Saskatoon’s city councillors will be talking trash Monday afternoon as they debate a proposed waste utility program.
City administration is endorsing the project, which would take waste management off property taxes and fund the division through a monthly utility bill.
A green organics bin would be added to curbside collection, giving people the option to divert food scraps and yard clippings away from their black garbage bins.
The “pay-as-you-throw” program’s monthly costs would begin at a minimum of $18, if residents choose to downsize to a 160-litre garbage bin — half the size of the current 320-litre bin every home is provided with.
A medium-sized cart — 240 litres —would start at $19.70 per month in 2020 and increase to $24.50 by 2023.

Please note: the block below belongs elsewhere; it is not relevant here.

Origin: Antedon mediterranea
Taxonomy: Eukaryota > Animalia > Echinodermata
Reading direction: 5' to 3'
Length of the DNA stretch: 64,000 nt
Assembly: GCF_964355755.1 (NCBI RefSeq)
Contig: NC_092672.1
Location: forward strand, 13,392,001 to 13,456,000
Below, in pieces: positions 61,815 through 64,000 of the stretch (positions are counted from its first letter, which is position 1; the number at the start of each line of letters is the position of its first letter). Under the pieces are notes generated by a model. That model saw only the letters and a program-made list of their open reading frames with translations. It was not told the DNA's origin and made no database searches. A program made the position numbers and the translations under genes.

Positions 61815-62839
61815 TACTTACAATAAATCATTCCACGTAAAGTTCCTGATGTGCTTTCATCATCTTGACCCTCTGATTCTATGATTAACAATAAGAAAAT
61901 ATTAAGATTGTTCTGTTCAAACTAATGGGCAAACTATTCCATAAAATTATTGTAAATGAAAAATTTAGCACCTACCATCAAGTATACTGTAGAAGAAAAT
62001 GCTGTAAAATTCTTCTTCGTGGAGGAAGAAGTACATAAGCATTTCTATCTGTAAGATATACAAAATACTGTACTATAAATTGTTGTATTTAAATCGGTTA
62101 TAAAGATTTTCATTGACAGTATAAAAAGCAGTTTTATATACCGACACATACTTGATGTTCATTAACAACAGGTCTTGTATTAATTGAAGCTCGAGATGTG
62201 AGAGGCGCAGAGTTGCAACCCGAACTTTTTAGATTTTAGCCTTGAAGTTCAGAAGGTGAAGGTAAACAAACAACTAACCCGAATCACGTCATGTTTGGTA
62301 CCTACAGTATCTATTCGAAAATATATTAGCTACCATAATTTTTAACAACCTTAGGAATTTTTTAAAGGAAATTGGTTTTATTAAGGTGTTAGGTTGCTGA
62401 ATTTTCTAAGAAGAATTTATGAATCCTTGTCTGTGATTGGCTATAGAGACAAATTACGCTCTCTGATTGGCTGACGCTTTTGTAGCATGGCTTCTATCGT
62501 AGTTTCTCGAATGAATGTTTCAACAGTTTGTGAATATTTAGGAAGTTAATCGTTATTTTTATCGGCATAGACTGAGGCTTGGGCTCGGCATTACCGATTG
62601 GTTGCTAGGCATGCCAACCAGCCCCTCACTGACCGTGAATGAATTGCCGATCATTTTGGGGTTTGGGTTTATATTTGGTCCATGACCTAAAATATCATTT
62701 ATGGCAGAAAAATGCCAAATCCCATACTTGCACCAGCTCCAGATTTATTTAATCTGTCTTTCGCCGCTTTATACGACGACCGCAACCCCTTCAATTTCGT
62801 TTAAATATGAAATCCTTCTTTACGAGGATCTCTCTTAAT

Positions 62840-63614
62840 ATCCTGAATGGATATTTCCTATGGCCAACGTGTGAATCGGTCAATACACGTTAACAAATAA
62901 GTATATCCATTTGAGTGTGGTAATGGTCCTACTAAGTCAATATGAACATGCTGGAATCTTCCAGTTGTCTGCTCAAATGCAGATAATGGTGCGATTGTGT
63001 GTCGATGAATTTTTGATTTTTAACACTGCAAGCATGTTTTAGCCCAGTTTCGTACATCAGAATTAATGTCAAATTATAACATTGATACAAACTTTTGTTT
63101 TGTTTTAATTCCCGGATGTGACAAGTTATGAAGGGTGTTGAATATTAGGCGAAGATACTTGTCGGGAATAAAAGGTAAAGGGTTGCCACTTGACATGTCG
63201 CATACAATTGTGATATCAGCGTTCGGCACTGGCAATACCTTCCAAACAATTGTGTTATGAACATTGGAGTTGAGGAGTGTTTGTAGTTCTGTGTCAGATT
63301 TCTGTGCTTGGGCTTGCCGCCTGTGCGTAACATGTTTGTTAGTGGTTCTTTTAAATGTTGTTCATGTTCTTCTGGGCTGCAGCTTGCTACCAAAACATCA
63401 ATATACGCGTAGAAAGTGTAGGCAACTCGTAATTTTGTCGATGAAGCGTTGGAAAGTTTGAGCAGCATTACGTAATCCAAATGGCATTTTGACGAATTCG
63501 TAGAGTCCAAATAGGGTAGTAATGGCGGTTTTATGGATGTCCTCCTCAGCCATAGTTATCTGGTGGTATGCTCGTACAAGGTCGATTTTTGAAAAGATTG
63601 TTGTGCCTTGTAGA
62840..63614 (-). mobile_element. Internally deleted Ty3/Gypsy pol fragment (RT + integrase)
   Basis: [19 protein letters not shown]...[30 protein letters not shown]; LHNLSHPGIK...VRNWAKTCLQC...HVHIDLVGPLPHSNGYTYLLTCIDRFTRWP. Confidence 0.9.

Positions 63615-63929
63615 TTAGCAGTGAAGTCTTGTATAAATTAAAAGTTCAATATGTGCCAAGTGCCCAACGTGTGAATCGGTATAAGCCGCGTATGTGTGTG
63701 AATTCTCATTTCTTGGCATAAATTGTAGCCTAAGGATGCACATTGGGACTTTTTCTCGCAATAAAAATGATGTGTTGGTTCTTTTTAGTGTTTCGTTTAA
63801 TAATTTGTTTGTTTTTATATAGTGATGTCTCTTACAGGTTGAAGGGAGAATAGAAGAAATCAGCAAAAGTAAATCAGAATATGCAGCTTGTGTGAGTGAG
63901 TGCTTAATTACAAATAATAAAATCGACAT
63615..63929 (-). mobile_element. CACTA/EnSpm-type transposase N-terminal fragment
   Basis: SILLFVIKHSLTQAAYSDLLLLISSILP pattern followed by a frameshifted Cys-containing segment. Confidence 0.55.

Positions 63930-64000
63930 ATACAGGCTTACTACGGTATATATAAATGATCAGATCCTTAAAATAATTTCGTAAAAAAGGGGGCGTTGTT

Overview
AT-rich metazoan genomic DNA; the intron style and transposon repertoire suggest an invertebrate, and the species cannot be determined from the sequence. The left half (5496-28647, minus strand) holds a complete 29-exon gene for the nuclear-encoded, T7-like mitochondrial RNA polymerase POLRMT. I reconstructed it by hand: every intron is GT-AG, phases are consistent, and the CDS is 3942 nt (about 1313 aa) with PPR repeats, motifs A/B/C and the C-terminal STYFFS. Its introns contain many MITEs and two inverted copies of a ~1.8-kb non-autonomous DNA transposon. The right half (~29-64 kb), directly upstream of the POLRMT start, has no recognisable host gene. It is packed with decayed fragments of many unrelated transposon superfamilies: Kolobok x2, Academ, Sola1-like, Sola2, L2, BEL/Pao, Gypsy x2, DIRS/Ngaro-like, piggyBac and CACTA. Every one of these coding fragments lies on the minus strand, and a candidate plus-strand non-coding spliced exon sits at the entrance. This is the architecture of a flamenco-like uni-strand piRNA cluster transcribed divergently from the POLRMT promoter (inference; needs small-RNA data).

Keeping the current cart would be accompanied by an initial rate of $22.80, increasing to $36.50 a month by 2023 — or an annual cost of $434.50.
City administration told a council committee on Sept. 10 the rising costs for the medium and large-sized carts would be aimed at encouraging residents to downsize their bins.
They also noted Saskatoon’s waste management program is currently underfunded, and a two per cent overall property tax increase would be necessary to maintain the system.
Moving to a utility would take off the 3.5 per cent of property taxes currently devoted to waste management — $75 in savings for the average homeowner with a property valued at $371,000.
In June, members of city council’s environment, utilities and corporate services committee approved the recommended program by a 4-1 vote.
Ward 4 Coun. Troy Davies was the only councillor to oppose the program at committee, saying it should come forward during November’s budget discussions so residents can see all the costs they are being faced with for city projects before making a decision.
Council meets at 1 p.m.